U.S. stock futures recouped most of their losses on Tuesday as investors recover from a bruising selloff on the first trading day of the year.
Stock markets plunged on Monday after weak Chinese economic data rekindled fears of a global slowdown. That prompted a near-$20 billion injection by the People's Bank of China to stabilize its markets.
Chinese stocks closed mixed on Tuesday after falling 7% on Monday.
Global stocks were down on Tuesday but off the lows they hit in the previous session as markets looked to stabilize.
"I think everybody's finally getting settled back in and they're trying to assess really how global growth is going to impact their investments for the rest of the year," Kevin Kelly, CIO of Recon Capital Partners.
Crude oil was lower as investors fretted about the state of the Chinese economy and a stronger dollar. [O/R]
U.S. stocks closed sharply lower on Monday, with the Dow making its worst start to a year since 2008. Weak U.S. factory data also added to the worries.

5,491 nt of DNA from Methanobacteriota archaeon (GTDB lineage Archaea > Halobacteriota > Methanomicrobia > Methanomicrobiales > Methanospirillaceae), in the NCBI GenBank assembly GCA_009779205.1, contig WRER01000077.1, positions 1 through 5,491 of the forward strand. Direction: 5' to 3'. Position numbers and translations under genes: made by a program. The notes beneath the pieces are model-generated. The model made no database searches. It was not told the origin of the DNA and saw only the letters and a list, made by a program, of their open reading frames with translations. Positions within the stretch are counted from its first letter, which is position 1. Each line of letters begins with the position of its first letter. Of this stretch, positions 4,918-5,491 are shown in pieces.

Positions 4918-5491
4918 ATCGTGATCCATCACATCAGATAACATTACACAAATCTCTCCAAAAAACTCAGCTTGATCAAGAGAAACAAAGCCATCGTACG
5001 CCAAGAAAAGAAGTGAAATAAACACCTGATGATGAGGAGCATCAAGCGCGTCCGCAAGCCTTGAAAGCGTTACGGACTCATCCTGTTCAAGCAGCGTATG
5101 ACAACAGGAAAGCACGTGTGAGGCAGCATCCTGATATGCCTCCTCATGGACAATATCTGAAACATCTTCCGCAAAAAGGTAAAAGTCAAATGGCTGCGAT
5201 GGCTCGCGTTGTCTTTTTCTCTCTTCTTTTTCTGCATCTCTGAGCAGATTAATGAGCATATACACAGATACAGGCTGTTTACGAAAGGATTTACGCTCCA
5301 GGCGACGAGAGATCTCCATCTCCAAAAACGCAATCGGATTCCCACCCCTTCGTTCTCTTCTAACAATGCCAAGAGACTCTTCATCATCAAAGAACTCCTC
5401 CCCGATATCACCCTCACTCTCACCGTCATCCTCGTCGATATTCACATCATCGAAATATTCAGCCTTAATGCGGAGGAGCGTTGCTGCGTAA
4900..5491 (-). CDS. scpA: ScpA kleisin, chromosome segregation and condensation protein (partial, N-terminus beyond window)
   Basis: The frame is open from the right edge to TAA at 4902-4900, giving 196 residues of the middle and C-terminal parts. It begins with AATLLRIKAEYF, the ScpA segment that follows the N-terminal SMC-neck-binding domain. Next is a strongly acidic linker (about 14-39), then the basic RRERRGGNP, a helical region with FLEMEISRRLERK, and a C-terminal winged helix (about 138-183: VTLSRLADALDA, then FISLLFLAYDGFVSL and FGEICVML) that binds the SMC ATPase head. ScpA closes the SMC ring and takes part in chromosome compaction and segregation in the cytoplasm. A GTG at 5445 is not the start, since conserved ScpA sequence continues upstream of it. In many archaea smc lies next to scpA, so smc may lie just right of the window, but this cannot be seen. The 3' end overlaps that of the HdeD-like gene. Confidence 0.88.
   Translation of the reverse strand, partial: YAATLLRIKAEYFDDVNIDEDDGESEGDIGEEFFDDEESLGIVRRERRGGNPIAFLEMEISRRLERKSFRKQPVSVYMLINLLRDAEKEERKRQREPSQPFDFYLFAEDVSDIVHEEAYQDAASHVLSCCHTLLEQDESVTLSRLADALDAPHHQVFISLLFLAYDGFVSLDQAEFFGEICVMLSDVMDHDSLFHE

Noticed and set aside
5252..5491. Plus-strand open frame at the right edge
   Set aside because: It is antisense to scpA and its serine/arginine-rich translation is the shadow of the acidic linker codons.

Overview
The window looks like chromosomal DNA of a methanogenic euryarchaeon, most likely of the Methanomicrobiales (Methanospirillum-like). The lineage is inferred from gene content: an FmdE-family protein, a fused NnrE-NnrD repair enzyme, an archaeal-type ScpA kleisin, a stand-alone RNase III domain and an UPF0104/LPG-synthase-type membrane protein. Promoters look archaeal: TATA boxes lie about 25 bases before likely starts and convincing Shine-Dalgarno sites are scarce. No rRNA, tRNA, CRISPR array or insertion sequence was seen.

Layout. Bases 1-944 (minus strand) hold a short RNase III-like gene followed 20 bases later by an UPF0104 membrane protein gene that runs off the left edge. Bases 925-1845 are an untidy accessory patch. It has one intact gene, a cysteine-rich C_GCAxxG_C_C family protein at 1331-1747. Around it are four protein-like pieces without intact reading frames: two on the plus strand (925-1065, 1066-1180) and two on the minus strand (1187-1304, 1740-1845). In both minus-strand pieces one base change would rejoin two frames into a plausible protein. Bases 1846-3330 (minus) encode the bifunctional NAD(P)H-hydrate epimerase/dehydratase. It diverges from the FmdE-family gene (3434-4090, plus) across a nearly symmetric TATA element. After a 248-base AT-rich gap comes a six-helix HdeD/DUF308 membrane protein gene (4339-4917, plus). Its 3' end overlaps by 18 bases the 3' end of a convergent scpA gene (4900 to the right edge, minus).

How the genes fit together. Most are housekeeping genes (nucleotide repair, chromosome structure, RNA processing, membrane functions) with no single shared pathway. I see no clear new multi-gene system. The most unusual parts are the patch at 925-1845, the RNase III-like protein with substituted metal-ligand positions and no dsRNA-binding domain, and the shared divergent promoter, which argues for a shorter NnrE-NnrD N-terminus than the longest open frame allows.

At 8:20 a.m. ET (1320 GMT), Dow e-minis were down 27 points, or 0.16%, with 45,981 contracts changing hands. S&P 500 e-minis were down 2.5 points, or 0.12%, with 255,147 contracts traded. Nasdaq 100 e-minis were down 5 points, or 0.11%, on volume of 44,085 contracts.
U.S. automakers are scheduled to report December sales figures on Tuesday, with estimates pointing to a decline to 18.10 million units from 18.19 million units in November.
Dupont's shares were down 1.5% at $62.10 in premarket trading after Citigroup cut its rating on the Dow component to "neutral."
Royal Caribbean was down 1.4% at $96.80 after Morgan Stanley downgraded the stock to "equal weight."
Eli Lilly was down 2.2% at $81.05 after it set profit and revenue forecast for 2016.
First Solar was up 4.6% at $69.64 after Goldman Sachs upgraded the stock to "buy."